With the navy ink barely dry enough to fold the shirts, and my ride home idling in wait up on Union Street, I dropped off the newly minted SURF OHIOs to Ski, picked up my cash, and fought my way back up the steps through a line of about 30 waiting customers snaking down into the shop. I well recall the enthusiasm – theirs and mine. Though it was not quite exactly an “overnight” success, it was quite sudden. I was now that “Surf Ohio guy”, and would remain so for a long, long time, though I had no idea for just how long, at that moment.
The Dumbest T-Shirt Design Ever
The success of SURF OHIO was such that I henceforth annually created a completely brand new design for the back of the shirt – using the same “Masters Classic” verbiage but with a whole new surfing scene. It was fun to have people inquire when the new shirts would be out, what will they look like, etc. As I said, I kept the SURF OHIO dude printed on the left front, the logo unchanged.
After completing my sophomore year at OU, I opted out of school and moved home to Columbus to pursue my career in graphic design. You see, at 20, I clearly knew it all and was fully prepared to prove it. However, this plan was detoured for a brief bit of reality as I explored other career worlds – working as a shipping clerk for a book binding company and pumping gas at a Gold Circle Department Store during the winter, for example. Should the announcement, “Liquid cleanup in aisle four” come over the P.A., and you cringe, you can relate.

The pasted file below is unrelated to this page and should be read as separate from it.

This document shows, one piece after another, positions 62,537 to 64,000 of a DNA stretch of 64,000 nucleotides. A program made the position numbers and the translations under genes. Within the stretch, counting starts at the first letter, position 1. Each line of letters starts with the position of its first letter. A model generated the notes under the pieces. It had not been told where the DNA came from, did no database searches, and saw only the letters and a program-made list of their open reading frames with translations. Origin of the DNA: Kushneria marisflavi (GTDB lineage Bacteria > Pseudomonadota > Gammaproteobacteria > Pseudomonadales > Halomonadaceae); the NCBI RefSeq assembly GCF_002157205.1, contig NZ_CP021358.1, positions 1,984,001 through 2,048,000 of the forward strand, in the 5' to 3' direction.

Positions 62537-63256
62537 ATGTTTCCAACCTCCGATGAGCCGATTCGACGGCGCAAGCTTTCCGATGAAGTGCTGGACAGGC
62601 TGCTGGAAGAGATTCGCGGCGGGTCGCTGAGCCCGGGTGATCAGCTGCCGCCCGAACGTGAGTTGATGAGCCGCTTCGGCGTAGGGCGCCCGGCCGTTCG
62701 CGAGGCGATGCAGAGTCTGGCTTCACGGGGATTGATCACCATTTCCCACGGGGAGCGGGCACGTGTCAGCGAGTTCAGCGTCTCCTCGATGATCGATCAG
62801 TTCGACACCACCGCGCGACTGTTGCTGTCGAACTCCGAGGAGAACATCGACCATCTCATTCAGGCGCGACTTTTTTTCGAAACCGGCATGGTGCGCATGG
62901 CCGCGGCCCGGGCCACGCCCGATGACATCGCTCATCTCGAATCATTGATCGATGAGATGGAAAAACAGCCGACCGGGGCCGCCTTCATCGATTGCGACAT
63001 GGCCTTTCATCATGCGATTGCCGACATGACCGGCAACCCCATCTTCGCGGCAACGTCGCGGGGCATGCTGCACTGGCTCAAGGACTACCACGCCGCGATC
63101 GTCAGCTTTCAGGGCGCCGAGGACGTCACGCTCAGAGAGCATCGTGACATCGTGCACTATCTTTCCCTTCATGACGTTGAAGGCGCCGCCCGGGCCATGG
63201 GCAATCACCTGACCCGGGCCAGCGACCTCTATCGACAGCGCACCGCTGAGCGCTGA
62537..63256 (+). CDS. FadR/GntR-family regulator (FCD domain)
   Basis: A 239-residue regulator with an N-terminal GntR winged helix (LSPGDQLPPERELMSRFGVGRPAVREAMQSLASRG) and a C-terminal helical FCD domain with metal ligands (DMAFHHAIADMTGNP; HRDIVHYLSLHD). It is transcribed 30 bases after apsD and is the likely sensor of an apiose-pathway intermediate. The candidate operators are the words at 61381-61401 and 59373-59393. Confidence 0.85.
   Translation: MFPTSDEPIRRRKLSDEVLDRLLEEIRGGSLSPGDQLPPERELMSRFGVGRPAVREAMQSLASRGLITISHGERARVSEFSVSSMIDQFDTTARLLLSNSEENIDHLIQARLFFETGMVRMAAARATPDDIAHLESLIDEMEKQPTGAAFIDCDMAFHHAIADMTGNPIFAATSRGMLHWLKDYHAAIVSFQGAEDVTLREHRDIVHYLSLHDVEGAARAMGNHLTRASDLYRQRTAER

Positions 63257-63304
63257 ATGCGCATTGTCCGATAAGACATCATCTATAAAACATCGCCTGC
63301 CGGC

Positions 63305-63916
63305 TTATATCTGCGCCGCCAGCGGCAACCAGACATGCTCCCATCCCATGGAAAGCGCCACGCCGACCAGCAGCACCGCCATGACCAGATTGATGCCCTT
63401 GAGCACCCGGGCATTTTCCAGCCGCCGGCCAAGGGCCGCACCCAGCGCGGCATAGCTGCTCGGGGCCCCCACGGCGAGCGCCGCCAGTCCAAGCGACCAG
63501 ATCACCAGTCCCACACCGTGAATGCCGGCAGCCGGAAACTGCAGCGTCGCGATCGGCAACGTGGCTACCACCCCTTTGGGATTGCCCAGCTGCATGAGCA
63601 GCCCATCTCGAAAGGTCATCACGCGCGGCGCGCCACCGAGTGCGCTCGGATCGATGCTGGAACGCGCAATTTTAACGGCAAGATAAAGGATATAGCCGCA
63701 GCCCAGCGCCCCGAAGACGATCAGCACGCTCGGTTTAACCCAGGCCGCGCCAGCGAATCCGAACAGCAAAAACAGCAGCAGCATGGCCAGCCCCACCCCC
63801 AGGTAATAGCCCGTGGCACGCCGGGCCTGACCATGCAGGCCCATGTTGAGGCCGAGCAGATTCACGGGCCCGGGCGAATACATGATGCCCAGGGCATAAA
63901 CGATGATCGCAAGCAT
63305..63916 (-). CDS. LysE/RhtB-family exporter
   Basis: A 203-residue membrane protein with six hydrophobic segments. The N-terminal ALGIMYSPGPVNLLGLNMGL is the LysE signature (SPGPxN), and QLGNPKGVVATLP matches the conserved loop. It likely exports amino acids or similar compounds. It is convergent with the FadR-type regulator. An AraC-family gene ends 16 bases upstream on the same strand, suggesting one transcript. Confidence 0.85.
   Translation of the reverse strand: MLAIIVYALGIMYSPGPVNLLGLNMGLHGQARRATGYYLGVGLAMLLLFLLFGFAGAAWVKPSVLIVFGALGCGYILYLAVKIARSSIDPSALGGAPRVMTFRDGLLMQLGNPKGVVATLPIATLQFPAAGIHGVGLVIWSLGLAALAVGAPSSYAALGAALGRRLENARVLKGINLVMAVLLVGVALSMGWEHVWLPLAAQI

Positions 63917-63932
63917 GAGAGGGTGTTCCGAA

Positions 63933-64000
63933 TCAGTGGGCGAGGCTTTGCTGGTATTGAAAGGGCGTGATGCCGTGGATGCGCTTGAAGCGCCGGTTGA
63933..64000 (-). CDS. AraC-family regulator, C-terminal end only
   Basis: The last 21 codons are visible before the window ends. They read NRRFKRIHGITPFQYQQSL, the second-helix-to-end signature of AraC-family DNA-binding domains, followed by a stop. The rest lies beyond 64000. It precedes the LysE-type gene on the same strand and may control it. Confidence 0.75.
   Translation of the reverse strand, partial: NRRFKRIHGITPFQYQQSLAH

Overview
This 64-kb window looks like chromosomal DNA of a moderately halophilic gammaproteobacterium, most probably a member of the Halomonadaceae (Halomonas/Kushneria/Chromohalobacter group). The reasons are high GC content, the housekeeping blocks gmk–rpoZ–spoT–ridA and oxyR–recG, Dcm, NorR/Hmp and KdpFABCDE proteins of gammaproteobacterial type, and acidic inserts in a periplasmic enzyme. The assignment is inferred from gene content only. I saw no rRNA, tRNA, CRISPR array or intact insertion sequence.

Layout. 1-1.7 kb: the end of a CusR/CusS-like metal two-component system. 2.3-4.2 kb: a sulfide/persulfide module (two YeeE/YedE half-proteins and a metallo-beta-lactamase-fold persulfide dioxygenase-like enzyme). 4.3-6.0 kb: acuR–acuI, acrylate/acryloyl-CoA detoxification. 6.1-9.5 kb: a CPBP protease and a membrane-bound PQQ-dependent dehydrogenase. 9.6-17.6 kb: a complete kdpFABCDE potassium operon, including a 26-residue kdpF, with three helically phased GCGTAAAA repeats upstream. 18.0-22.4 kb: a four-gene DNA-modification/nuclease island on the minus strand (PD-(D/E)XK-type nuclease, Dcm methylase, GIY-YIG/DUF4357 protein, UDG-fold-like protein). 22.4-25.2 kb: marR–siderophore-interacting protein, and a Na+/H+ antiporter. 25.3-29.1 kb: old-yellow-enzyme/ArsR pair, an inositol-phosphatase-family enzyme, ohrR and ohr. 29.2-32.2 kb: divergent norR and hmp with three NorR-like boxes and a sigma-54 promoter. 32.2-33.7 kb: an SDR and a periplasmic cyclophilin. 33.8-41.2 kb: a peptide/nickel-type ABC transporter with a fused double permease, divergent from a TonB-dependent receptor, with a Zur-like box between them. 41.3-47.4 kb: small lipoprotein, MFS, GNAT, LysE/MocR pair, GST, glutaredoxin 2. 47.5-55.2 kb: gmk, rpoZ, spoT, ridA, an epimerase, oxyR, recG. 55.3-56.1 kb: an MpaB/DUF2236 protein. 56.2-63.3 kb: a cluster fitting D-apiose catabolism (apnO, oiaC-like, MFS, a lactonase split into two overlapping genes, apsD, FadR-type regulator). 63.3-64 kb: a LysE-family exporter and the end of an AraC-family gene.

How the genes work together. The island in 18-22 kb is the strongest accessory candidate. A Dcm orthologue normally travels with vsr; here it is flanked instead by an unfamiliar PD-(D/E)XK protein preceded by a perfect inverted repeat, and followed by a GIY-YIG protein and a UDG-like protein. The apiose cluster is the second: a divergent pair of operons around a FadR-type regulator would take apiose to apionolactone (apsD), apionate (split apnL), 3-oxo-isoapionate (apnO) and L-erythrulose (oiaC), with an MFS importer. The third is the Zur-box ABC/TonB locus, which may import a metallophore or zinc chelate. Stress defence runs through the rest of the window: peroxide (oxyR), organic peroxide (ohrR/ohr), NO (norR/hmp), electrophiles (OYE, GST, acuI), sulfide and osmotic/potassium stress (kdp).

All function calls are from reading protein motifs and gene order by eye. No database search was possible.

For the next several years, I continued to print SURF OHIOs, either in my garage or at my place of employment, which soon, thankfully, included a couple of established graphics companies I briefly found employment with. I did the Hocking River Masters for Ski, where a cult following of sorts had quickly evolved, and printed a batch of Olentangy Masters tees for my hometown customers, mostly friends. I did place a classified ad for SURF OHIOs in Rolling Stone, selling a few by mail-order, but the costs outweighed the returns.